After a year-long review, the Dutch government officially severed ties on Wednesday with one of six Palestinian civil society organizations that Israel controversially declared to be a terrorist group at the end of 2021.
The Netherlands will no longer fund the Union of Agricultural Working Committees, nor will it transfer the last installment of an already budgeted Dutch grant to the organization, two Dutch ministers wrote in a joint letter.
Israel said last October that the UAWC and five other nonprofits were terrorist groups for their alleged links to the Popular Front for the Liberation of Palestine. The declaration drew international condemnation; Israel doubled down, insisting that the evidence supporting the classification was “rock-solid”.
Israel accused the groups of deceiving European donors into providing them with millions of funds which they then transferred to the PFLP. The Dutch government review found no evidence that the UAWC did.
“The external review shows that no evidence was found of financial flows between the UAWC and the PFLP. No evidence has been found either of the organizational unity between the UAWC and the PFLP or of the direction that the PFLP gives to the UAWC, ”wrote Foreign Minister Ben Knapen and Foreign Trade Minister. Tom from Brujin.
External investigators, however, found some overlap between members of the two organizations.
“There were links at the individual level between UAWC staff and board members and the PFLP for some time. Of particular concern is the large number of UAWC board members with roles in both organizations, ”the two Dutch ministers wrote.
External investigators hired by the Dutch government determined that the UAWC was likely unaware of the members’ political affiliation. But in their letter, Dutch diplomats said it was “reasonable to assume” that the organization was aware of the connections of PFLP board members.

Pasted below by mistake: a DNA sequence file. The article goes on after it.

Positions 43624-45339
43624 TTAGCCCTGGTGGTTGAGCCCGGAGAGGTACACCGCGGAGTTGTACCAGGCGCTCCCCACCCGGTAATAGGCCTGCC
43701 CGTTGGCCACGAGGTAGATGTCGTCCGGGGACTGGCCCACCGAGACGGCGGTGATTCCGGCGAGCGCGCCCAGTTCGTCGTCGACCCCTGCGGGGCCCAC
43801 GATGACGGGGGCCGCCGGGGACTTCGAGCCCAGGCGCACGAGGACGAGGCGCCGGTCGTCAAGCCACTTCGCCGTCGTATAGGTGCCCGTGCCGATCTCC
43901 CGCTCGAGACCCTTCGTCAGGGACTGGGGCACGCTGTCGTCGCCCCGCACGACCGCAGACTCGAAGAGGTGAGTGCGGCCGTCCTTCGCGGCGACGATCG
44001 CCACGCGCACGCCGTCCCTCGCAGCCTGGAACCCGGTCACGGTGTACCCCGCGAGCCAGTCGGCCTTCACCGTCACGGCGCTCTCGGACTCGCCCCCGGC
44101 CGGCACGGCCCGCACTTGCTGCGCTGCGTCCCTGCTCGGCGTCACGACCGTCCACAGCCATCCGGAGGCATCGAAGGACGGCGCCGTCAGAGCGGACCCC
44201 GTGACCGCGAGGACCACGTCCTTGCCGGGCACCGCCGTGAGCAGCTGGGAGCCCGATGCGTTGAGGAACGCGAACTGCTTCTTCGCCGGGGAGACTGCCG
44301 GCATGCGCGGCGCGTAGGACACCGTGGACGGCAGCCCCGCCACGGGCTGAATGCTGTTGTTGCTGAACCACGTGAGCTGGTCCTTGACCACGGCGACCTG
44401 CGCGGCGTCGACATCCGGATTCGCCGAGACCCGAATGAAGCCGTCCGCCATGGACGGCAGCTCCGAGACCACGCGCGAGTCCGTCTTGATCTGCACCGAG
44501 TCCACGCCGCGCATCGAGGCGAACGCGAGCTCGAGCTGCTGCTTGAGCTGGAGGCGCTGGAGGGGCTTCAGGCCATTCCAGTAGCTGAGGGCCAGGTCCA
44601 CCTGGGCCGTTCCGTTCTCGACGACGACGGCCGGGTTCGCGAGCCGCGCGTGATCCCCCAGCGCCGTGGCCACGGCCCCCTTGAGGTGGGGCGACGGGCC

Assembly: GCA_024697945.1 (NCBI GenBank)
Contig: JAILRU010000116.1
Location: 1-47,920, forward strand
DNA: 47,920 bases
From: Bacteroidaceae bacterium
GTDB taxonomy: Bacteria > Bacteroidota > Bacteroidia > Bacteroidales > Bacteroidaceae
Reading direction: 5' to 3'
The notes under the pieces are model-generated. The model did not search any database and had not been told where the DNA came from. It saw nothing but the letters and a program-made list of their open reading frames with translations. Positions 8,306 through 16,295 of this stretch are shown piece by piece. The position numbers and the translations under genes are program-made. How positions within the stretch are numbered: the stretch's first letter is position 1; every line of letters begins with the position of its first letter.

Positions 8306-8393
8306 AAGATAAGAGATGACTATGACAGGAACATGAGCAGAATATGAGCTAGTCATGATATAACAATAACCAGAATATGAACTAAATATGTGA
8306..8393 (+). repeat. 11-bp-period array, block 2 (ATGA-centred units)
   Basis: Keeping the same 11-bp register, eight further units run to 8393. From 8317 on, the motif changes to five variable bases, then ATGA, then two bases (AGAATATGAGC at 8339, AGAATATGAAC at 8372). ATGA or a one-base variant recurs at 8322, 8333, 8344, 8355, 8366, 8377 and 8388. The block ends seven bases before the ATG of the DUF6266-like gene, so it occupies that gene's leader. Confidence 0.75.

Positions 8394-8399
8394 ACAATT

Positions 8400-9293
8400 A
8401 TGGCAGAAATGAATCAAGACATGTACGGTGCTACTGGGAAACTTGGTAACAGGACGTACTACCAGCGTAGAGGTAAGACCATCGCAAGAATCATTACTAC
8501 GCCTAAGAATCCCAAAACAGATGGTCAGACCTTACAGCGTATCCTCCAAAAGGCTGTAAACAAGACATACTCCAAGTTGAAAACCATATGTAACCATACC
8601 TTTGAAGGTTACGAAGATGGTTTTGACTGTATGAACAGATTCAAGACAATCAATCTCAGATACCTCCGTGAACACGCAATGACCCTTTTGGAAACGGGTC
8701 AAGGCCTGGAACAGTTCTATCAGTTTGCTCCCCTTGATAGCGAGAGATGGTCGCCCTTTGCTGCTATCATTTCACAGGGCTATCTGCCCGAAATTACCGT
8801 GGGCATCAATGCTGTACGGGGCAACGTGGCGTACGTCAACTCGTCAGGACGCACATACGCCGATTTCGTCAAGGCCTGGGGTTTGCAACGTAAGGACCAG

The Netherlands had already suspended funding for the association in July 2020 after two UAWC employees were arrested by Israel for terrorism. The two employees, Abd al-Raziq Farraj and Samir Arbeed, were then charged with their alleged involvement in a 2019 roadside bombing that killed Israeli teenager Rina Shnerb.
The Dutch-led investigation determined that their funding helped pay the salaries of the two employees, although neither of them managed development projects supported by the Netherlands.
The Israeli Foreign Ministry hailed the Netherlands decision as an “important and commendable announcement”. He declined to comment on the failure of Dutch investigators to find evidence to support Israel’s other claims about the nonprofit.
“Israel will continue its dialogue with the Netherlands and other countries regarding these organizations, whose support constitutes a violation of Israeli law,” the foreign ministry said.
In a statement, the UAWC condemned the decision to end the funding, which it called “shocking and deeply disturbing.”
“We are shocked that the Dutch government has ended its funding of a major Palestinian civil society organization … on the basis of suspected individual ties,” the organization said, adding that the investigation contained factual inaccuracies.
Founded in 1986, the UAWC carries out agricultural projects on behalf of tens of thousands of Palestinian farmers. According to its director, some 25,000 Palestinian families benefit from the group’s work.
“We have no factional, religious or sectarian affiliations. We just don’t believe in those kinds of links. We are part of civil society, ”director Fuad Abu Seif told The Times of Israel in a previous interview.
Abu Seif claimed that the alleged terrorist involvement of Farraj and Arbeed was not representative of the hundreds of people who work in the organization.
“We are talking about two people among hundreds of employees and thousands of families. What kind of ridiculous stupidity would we get with such an operation? Said Abu Seif.